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    The thing about Agassi is that almost every single discussion on this board seems to mention Agassi at some point. Tennis wouldn't be what it is today if it weren't for him. He was there through it all. The only thing guys he really missed out on were Laver and Borg. Everyone else he played. Got beat up a few times by Lendl in the 80's, then delivered his own beatings on McEnroe, Lendl and Connors. Faced Wilander, Becker, Edberg. Then came the American tennis surge with Courier vaulting to the top and Sampras and Chang not too far behind. Then it switched and suddenly Sampras and Agassi were at the top. And on it went, the surge of tennis in the 90's and Sampras and Agassi were right there at the top. Then Sampras dwindled away and Agassi was left with Hewitt and Safin at the top. And then the Federer era happened and Agassi was there at 35 years old to give Federer a tennis lesson for 2 sets at the US Open final. It's really amazing to think of all he's been through, and yet he says Wimbledon 1992 against Ivanisevic seems as clear as yesterday.
     
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  21. GroundMaster

    GroundMaster Banned

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    30 years down the road, we will all be pooh-poohing the prevailing champions whilst sitting in our rocking chairs reminiscing about the "good old days" of Federer and Nadal.

    They were all greats, but most importantly is how each one of them (Edberg, Borg, Becker, Lendl, Courier, Chang, Agassi, Sampras, Federer, Nadal et al) has influenced and fired your passion at each point in time to want to hit the courts to play your best game.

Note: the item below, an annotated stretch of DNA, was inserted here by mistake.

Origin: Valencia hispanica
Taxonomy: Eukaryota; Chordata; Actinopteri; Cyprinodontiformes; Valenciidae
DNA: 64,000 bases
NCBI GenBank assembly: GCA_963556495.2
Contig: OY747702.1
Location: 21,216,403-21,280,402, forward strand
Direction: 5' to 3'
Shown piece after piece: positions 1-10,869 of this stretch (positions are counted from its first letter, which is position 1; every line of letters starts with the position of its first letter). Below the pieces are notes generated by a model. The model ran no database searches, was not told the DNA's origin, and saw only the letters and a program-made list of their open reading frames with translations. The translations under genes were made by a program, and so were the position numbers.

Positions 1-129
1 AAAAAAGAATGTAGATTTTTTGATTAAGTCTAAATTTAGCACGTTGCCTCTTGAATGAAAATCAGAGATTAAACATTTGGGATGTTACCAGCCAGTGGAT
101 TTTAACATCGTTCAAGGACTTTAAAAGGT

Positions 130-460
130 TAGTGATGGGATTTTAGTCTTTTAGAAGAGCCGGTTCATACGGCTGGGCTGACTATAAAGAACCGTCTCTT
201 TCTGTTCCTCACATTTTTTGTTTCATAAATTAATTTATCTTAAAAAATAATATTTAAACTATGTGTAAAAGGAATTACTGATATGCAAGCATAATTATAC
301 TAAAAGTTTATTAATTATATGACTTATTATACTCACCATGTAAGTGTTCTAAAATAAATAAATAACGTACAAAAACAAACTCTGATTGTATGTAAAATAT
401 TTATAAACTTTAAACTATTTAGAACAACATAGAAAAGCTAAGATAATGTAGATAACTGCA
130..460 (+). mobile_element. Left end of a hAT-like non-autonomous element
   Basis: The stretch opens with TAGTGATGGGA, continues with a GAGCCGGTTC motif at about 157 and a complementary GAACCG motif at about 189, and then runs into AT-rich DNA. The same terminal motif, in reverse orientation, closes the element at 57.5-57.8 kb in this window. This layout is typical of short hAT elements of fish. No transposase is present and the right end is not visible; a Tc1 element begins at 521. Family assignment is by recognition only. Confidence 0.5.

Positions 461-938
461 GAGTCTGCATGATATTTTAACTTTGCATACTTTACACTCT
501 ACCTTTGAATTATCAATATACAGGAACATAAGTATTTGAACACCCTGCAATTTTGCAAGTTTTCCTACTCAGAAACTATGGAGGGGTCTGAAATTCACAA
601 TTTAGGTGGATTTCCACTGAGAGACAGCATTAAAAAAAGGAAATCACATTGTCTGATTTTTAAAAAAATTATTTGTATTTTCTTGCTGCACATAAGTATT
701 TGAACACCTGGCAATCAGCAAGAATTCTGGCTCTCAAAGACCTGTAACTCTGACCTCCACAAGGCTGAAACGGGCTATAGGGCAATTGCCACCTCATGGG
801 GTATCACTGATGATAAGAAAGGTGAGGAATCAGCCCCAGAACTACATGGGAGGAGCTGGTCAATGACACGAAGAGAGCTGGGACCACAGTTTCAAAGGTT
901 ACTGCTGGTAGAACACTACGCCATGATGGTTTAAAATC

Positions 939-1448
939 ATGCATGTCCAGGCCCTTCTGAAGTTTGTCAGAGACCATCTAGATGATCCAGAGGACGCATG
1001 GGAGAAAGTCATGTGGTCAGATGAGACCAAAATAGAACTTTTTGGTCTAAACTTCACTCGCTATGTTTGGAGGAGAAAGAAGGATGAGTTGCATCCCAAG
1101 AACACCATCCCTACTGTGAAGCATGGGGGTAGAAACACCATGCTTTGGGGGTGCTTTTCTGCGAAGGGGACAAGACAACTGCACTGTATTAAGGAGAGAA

They were all greats, and to get into the pro circuit in itself was already an achievement.
     
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  22. sureshs

    sureshs Bionic Poster

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    Maria is a Russian citizen and always claims to be Russian.
     
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  23. HyperHorse

    HyperHorse Banned

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    if u ask me the '95 US Open final was a much higher quality tennis match than the '02 Final...
    the rallies were longer, and it overall was a pretty close match, well faught...
    of what i remember of the '02 Final.. Pete basically served Andre off the court...
     
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  24. kv581

    kv581 Semi-Pro

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    Good point. I think the difference in perception comes from that Chang, Agassi, Sampras are all American-born, and are all American citizens. Also, much of this is also due to the media deciding however they want to market a player. Seriously, do you really refer to Sampras as a Greek player?

    Sharapova should be considered American-trained. Is she an American-citizen though? From a media slant, she may be more marketable when known as a Russian tennis player.

    Safin may have spent some time in Spain, but his game little resembles those of Spanish players. Also, as mentioned above, he never claims to be anything but Russian.
     
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  25. lacoster

    lacoster Professional

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    You guys are talking like Andre's already done....I'm betting on him making a run during the American hardcourt swing....
    ________
    Honda Odyssey
     
    Last edited: Mar 14, 2011
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  26. laurie

    laurie Guest

    Plus, Agassi won an Olympic Gold medal. So yes, he's right up there with the all time greats. No question about that.
     
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  27. laurie

    laurie Guest

    Plus, Agassi won an Olympic Gold medal. So yes, he's right up there with the all time greats. No question about that.
     
    #27